WELLINGTON, New Zealand – New Zealand’s economy suffered its biggest contraction in 29 years during the first 3 months of the year, official data showed on Thursday, June 18, with worse expected as the coronavirus pandemic‘s full impact emerges.
Gross domestic product (GDP) shrank 1.6% in the January-March quarter, the biggest fall since early 1991.
The contraction exceeded market expectations of about 1%, even though the quarter only covers the early stages of the coronavirus crisis.
New Zealand entered a strict 7-week lockdown on March 24.
“This quarter’s GDP results showed a widespread drop in economic activity as travel restrictions took hold and the country moved towards lockdown,” Statistics New Zealand said.
“COVID-19 effects came on top of the smaller impact from drought in some parts of the country. The 1.6% fall surpassed quarterly falls during the global financial crisis in the late 2000s.”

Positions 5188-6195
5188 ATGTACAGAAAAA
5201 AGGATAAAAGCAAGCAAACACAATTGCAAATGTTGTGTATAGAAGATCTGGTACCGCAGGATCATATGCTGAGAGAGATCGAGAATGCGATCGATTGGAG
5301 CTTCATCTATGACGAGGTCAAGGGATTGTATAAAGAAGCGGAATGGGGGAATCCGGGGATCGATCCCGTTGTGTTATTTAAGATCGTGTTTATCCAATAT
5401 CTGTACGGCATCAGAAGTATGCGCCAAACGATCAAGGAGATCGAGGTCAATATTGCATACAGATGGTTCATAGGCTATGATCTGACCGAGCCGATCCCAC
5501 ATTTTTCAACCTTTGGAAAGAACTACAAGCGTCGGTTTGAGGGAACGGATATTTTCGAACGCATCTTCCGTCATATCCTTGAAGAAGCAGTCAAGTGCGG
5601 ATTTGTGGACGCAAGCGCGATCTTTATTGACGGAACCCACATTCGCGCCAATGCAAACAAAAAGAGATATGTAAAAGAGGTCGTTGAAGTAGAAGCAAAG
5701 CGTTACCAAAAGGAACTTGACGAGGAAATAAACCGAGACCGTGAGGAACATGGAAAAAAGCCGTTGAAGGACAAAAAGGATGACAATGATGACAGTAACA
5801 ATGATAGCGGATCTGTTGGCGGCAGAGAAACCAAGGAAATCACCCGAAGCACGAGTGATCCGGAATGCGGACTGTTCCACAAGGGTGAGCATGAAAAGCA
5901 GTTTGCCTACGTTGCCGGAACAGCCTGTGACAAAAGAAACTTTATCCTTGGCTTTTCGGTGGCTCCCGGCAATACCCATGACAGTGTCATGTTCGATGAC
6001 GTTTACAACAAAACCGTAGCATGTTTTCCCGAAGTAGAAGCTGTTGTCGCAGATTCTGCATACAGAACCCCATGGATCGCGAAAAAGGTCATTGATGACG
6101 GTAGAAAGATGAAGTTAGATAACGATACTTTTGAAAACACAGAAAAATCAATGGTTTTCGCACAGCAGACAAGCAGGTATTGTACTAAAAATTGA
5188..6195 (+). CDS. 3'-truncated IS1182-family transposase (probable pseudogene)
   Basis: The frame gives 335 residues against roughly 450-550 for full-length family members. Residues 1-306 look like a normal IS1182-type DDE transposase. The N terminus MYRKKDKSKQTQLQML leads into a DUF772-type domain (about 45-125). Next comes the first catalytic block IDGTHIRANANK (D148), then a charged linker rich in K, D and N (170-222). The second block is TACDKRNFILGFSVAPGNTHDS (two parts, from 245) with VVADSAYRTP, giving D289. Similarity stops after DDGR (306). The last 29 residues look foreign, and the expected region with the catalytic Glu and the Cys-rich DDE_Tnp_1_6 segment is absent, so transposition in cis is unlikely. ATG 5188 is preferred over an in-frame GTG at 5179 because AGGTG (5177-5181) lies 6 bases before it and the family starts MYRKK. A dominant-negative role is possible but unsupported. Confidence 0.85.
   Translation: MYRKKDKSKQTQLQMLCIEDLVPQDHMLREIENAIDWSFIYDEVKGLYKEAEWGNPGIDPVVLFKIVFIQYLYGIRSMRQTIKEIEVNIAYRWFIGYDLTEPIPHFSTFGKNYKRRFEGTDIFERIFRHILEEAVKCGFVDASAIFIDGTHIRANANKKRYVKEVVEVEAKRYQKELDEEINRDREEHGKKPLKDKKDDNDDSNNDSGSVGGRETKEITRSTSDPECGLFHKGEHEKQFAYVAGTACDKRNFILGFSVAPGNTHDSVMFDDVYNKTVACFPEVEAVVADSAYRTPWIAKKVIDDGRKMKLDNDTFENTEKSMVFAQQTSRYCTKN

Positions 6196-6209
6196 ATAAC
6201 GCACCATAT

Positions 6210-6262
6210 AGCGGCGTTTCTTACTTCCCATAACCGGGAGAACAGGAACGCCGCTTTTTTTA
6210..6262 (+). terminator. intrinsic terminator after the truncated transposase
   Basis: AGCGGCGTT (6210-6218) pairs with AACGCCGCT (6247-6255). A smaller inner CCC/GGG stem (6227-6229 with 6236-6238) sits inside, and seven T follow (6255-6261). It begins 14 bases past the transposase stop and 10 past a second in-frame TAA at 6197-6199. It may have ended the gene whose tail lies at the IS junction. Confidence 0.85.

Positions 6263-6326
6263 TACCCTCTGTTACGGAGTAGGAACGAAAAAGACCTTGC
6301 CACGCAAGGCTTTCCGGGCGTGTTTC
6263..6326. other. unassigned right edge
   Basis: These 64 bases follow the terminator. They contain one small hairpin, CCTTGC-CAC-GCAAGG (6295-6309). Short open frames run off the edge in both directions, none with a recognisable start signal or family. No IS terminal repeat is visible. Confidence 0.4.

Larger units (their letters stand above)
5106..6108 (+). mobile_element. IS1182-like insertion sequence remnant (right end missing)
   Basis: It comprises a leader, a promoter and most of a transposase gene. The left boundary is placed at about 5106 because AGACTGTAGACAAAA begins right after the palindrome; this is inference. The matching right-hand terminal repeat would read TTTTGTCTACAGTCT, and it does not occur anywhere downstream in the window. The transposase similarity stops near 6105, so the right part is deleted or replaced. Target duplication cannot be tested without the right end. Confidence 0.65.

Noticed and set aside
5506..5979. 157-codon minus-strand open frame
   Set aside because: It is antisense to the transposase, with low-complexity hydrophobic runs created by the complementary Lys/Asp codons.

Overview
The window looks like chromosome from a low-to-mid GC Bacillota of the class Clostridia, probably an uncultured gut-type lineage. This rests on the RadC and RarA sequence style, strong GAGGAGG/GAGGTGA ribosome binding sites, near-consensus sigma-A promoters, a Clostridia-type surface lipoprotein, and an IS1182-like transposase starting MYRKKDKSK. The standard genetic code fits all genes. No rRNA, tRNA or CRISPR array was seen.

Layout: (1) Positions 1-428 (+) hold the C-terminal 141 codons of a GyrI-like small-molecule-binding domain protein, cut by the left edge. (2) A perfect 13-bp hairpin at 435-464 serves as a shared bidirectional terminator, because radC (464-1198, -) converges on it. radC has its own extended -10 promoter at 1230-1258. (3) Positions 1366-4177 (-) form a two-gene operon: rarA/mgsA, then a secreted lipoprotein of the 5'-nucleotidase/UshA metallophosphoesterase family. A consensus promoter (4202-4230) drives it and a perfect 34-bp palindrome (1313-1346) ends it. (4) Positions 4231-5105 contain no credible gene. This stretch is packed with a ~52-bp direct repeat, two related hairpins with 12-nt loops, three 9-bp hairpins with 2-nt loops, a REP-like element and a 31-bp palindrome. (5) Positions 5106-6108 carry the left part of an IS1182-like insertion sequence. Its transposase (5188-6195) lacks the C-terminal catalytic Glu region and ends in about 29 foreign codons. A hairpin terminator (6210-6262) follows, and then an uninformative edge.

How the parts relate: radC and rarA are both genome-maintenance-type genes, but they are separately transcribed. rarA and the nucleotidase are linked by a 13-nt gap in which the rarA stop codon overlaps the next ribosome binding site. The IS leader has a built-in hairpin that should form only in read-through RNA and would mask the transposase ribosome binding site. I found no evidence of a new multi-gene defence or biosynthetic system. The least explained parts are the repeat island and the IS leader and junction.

Westpac Bank predicts GDP will plummet by up to 13.8% in the April-June period, providing a 2nd quarter of negative growth that would officially tip New Zealand into recession.
The quarterly figure took annual GDP growth for the year to March 31 to 1.5%, compared with 3.1% for the same period a year earlier.
New Zealand’s center-left coalition government took what it termed a “go early, go hard” approach to the pandemic, sealing borders and imposing a strict lockdown to contain the virus.